Ukraine Grain Harvest Begins, Farmers Running Out of Storage Options


Keith Good, Farm Policy News

University of Illinois - June 20, 2022


Bloomberg writers Megan Durisin and Volodymyr Verbyany reported on Friday that, “From a dramatic loss of export revenue to mine-riddled fields and exploding machinery, Russia’s invasion has taken a massive toll on Ukraine’s agriculture sector. Now, with ports remaining closed despite international efforts to reach a deal, harvests are getting underway with silos still loaded with last year’s crops.


“Farmers are searching for alternatives to store the growing stockpiles while already worrying about how much they’ll be able to plant for the 2023 season.


    That means Ukraine’s ability to supply the world with much-needed grain may be limited even once ports reopen — production is already expected to be sharply lower this year.


“Grain quality and yields would also suffer if crops are left longer in fields because of a lack of storage.”


Durisin and Verbyany added that, “Ukraine’s government expects grain production to fall about 40% versus 2021, after farmers lacked fertilizer or left land unsown. Even so, it’s carrying a backlog of 20 million tons into the season that starts next month.


“A fifth of its grain elevators have also been damaged or lost to territory occupied by Russian forces, according to Ukraine’s agriculture minister. That could leave farmers short of 10 to 15 million tons of storage by October.”


And yesterday, Wall Street Journal writers Alistair MacDonald and Thomas Grove reported that, “As Ukrainian farmers struggle to export grains and seeds from last year’s harvest, they are running out of space to store this year’s.


“With Ukraine’s Black Sea ports cut off by the war with Russia, Ukraine has found it hard to export much of its massive grain and seed production. Officials project they will be able to ship out around one-third of what they usually do.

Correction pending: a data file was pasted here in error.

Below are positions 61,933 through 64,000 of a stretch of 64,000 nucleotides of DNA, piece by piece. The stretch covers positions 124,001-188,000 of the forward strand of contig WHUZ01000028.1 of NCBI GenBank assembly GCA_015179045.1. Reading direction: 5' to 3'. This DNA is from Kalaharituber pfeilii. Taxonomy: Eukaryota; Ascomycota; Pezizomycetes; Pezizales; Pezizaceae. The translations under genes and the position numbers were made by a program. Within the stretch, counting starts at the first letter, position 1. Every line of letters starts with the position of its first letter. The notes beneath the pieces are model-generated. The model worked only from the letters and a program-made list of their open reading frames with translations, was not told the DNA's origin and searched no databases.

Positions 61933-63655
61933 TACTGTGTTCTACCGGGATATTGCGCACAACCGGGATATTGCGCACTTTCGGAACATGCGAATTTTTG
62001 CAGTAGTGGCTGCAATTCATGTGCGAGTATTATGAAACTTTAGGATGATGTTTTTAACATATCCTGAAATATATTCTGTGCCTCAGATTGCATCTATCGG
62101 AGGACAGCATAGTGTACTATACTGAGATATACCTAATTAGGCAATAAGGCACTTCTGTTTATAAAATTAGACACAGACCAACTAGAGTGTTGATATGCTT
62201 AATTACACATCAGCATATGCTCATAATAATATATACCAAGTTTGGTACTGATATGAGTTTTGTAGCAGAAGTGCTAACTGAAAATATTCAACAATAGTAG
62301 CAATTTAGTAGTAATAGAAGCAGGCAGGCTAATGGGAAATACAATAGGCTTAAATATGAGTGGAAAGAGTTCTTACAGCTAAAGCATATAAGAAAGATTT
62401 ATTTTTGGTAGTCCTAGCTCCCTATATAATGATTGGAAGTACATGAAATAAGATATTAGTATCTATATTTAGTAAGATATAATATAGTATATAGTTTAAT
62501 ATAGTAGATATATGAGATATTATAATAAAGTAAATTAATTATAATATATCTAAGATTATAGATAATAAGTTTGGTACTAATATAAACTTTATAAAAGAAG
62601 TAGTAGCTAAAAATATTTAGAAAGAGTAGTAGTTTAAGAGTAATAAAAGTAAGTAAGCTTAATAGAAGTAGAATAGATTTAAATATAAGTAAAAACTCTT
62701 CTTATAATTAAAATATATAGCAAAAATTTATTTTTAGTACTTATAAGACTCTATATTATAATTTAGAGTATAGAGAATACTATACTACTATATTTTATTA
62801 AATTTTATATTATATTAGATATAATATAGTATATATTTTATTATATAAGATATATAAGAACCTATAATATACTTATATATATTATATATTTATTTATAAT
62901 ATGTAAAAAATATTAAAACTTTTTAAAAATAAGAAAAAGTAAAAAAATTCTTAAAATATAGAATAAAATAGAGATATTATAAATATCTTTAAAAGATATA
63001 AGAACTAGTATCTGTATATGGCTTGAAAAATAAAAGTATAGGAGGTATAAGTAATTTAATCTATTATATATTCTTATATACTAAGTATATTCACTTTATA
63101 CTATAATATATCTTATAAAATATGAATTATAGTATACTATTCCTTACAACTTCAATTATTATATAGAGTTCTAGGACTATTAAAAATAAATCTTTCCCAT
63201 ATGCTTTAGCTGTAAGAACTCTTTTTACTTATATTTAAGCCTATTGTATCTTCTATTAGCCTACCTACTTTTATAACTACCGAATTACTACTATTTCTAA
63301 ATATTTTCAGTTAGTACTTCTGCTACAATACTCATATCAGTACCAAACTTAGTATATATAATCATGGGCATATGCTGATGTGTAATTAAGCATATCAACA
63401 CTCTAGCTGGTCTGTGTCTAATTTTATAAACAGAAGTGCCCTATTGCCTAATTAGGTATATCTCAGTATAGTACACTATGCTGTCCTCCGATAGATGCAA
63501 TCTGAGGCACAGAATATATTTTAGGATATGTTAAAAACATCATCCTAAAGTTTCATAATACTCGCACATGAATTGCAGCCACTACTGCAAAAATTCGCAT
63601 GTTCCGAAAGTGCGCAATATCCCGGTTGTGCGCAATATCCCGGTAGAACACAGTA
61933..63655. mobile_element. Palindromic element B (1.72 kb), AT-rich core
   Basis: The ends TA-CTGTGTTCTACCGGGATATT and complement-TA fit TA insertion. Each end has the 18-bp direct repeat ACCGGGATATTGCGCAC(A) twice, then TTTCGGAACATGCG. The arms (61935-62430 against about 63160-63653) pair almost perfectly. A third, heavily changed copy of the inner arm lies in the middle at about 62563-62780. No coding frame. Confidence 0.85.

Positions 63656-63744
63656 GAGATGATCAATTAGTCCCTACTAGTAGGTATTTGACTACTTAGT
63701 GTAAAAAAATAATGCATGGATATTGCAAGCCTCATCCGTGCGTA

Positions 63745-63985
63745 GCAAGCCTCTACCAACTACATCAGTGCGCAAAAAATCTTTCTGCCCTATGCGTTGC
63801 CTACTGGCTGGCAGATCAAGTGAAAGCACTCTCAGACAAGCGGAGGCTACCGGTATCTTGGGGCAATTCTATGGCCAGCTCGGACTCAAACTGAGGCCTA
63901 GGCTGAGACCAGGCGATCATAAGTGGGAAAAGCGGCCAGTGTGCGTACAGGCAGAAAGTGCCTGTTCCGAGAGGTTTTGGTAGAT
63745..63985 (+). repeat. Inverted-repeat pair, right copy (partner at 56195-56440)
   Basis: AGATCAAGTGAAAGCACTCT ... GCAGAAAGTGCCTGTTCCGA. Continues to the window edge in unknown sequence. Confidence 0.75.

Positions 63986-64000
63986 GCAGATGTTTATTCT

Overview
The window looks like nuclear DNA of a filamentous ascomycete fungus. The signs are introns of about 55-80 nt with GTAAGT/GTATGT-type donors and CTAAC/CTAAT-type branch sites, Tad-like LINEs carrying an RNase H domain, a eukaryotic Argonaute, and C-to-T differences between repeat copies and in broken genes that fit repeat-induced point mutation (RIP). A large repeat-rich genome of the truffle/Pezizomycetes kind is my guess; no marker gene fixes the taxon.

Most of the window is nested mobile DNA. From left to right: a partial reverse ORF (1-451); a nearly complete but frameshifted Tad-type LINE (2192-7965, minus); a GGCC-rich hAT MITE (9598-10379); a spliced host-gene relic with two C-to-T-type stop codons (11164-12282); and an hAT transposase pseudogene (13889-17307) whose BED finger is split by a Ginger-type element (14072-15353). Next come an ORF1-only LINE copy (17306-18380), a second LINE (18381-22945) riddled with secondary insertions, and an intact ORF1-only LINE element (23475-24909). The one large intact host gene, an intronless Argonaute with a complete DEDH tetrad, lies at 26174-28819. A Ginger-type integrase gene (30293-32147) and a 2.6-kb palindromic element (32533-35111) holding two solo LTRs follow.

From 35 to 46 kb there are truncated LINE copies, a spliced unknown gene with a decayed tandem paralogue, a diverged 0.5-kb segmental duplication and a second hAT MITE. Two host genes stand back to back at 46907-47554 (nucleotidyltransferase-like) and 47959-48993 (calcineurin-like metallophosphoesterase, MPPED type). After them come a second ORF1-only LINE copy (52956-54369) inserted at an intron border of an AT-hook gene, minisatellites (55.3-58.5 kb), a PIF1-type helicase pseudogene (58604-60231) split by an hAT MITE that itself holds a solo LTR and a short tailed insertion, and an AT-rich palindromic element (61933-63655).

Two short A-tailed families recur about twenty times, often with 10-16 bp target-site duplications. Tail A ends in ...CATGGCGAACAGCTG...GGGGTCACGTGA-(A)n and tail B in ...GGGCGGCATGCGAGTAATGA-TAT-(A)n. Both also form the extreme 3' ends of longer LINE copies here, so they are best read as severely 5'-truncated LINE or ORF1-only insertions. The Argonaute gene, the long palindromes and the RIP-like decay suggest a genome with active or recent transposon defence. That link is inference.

“Because of the bottleneck, millions of metric tons of grain, soybean and oilseed are currently still in warehouses and silos that should be empty by now in anticipation of the new harvest, which has already begun and moves into high gear during the next month. The Ukrainian government estimates farmers need space for an additional 10 to 15 million tons of grain. That is equivalent to about 24% of this year’s expected crop.”


The Journal article noted that, “U.S. President Biden said last week that the U.S. will build temporary silos on Poland’s border with Ukraine. Poland’s minister of agriculture said that such a project, if details could be worked out, would take three to four months to complete. That time line would miss much of this season’s harvest.”


Reuters writer Michelle Nichols reported last week that, “Temporary silos on Ukraine’s border would be intended to prevent Russia from stealing Ukrainian grain and make sure the country’s winter harvest is not lost due to a lack of storage, U.S. Agriculture Secretary Tom Vilsack said on Thursday.


“But, during a visit to the United Nations, Vilsack stressed that reviving shipments from Ukraine’s Black Sea ports was the most effective and efficient way to export grain and urged Russia to take U.N.-led talks on the issue ‘seriously.'”


Meanwhile, Reuters writer Pavel Polityuk reported last week that, “Ukraine’s June 1-16 grain exports were down by around 43.5% from a year earlier to 695,000 tonnes, agriculture ministry data showed on Friday.”


Reuters writer John Irish reported last week that, “France’s president said on Friday he saw little chance of an agreement with Russia for now to get grain out the Ukrainian port of Odesa, but said there were talks to regenerate rail routes linking Odesa to the Danube in Romania as an alternative.”


And Claire Parker reported in Friday’s Washington Post that, “The war in Ukraine could push up the number of people facing acute food insecurity by 47 million this year, according to the United Nations.


“Some places are already feeling the effects of the grain crisis,” the Post article said, and went on to provide details regarding Nigeria, Somalia, Ethiopia, Egypt, and Yemen.


Elsewhere, Alistair MacDonald and Thomas Grove reported on the front page of Saturday’s Wall Street Journal that, “Last month, an armed group turned up at Dmitry Skorniakov’s farm close to Mariupol and told workers that the land was being ‘nationalized’ and now belonged to them.


“Moscow’s invasion of Ukraine has captured some of the most productive agricultural land in what is one of the world’s great breadbaskets, disrupting supplies and pushing up food prices. Russian forces have also stolen grain and equipment, the Ukrainian government and farmers say. Now, entire farms are being taken, some farmers say.


“That allegation of land theft is becoming increasingly common in parts of Ukraine occupied by Russian forces, heaping more misery upon the country’s beleaguered farming industry and threatening to crimp harvests when the world needs Ukrainian crops.”


The Journal article noted that, “Overall, the Ukrainian government has accused Russia of stealing around 400,000 metric tons of grains and seeds. Ukraine has also accused Russia of deliberately trying to hurt its farming sector, which generated about 22% of the country’s gross domestic product last year, according to United Nations data.”


document, plus links, chart, map